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Cureus ; 13(12): e20437, 2021 Dec.
Article in English | MEDLINE | ID: covidwho-1579841


Background The COVID-19 pandemic is one of the largest global healthcare crises in nearly a century. To face this global health emergency, health institutions have had to readjust their functioning while ensuring the continuity of care and protecting medical staff and patients. Our aim in this study was to assess the consequences of the COVID-19 outbreak on family medicine and its practice in Saudi Arabia. Methods This cross-sectional study was conducted during the period from June 30, 2020, to July 20, 2020, by posting an online survey on social media platforms (WhatsApp and Twitter) and emailing physicians individually to collect data on the impact of the COVID-19 pandemic on family medicine and primary care practices during the period of lockdown in Saudi Arabia. Results A total of 382 primary healthcare (PHC) providers participated in the study (males: 213 (55.8%); females: 169 (44.2%)). The mean age and standard deviation of the population were 38.27±7.46. Most participants were from governmental health sectors. Participants revealed that they have a good level of knowledge regarding COVID-19. However, they indicated confusion regarding the knowledge due to changing recommendations or multiple-source information. Only 57.3% of respondents received relevant training on the use of personal protective equipment (PPE). The most frequently used PPE were surgical masks (100%) and gloves (98.4%). The highly protective N95 masks were used by only 55.7%. Many health care workers indicated a high rate of stress and anxiety about the COVID-19 pandemic. Data obtained are suggestive that there was a reduction in outpatient visits and a reduction in consultation time. Canceled physical examinations of the patients during the consultation were encountered most of the time. There was no shortage of medications, nasopharyngeal swabs, or sanitizers. However, an occasional lack of PPEs occurred. 64.4% of the respondents used online consultations with their patients. A shortage of health care workers during the pandemic in family medicine clinics was encountered by 63.3% of the participants. Conclusion Family medicine practices are adversely affected by pandemics and lockdowns following them. It has been reported that COVID-19 interferes with preventive, chronic, and acute care visits and increases mental health visits. Outpatient visits have also decreased as well as the amount of time spent in consultations. In addition, the transition from in-person clinics to telemedicine has happened. Perhaps these changes will delay the diagnosis and prescription refills.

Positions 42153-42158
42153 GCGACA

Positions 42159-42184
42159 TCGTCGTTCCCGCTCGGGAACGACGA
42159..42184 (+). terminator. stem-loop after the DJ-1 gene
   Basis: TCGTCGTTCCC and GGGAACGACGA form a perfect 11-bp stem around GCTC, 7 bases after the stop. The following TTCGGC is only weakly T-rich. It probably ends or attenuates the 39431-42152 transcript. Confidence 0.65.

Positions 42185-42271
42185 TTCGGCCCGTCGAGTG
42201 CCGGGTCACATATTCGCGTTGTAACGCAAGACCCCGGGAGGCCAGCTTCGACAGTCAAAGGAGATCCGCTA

J Infect Public Health ; 14(7): 832-838, 2021 Jul.
Article in English | MEDLINE | ID: covidwho-1265761


BACKGROUND: Estimated seroprevalence of Coronavirus Infectious Disease 2019 (COVID-19), caused by the Severe Acute Respiratory Syndrome-Coronavirus-2 (SARS-CoV-2) is a critical evidence for a better evaluation of the virus spread and monitoring the progress of COVID-19 pandemic in a population. In the Kingdom of Saudi Arabia (KSA), SARS-CoV-2 seroprevalence has been reported in specific regions, but an extensive nationwide study has not been reported. Here, we report a nationwide study to determine the prevalence of SARS-CoV-2 in the population of KSA during the pandemic, using serum samples from healthy blood donors, non-COVID patients and healthcare workers (HCWs) in six different regions of the kingdom, with addition samples from COVID-19 patients. METHODS: A total of 11,703 serum samples were collected from different regions of the KSA including; 5395 samples from residual healthy blood donors (D); 5877 samples from non-COVID patients collected through residual sera at clinical biochemistry labs from non-COVID patients (P); and 400 samples from consented HCWs. To determine the seroprevalence of SARS-CoV-2, all serum samples, in addition to positive control sera from RT-PCR confirmed COVID-19 patients, were subjected to in-house ELISA with a sample pooling strategy, which was further validated by testing individual samples that make up some of the pools, with a statistical estimation method to report seroprevalence estimates. RESULTS: Overall (combining D and P groups) seroprevalence estimate was around 11% in Saudi Arabia; and was 5.1% (Riyadh), 1.5% (Jazan), 18.4% (Qassim), 20.8% (Hail), 14.7% (ER; Alahsa), and 18.8% in Makkah. Makkah samples were only D group and had a rate of 24.4% and 12.8% in the cities of Makkah and Jeddah, respectively. The seroprevalence in Saudi Arabia across the sampled areas would be 12 times the reported COVID-19 infection rate. Among HCWs, 7.5% (4.95-10.16 CI 95%) had reactive antibodies to SARS-CoV-2 without reporting any previously confirmed infection. This was higher in HCWs with hypertension. The study also presents the demographics and prevalence of co-morbidities in HCWs and subset of non-COVID-19 population. INTERPRETATION: Our study estimates the overall national serological prevalence of COVID-19 in Saudi Arabia to be 11%, with an apparent disparity between regions. This indicates the prevalence of asymptomatic or mild unreported COVID-19 cases.

COVID-19 , SARS-CoV-2 , Antibodies, Viral , Humans , Pandemics , Saudi Arabia/epidemiology , Seroepidemiologic Studies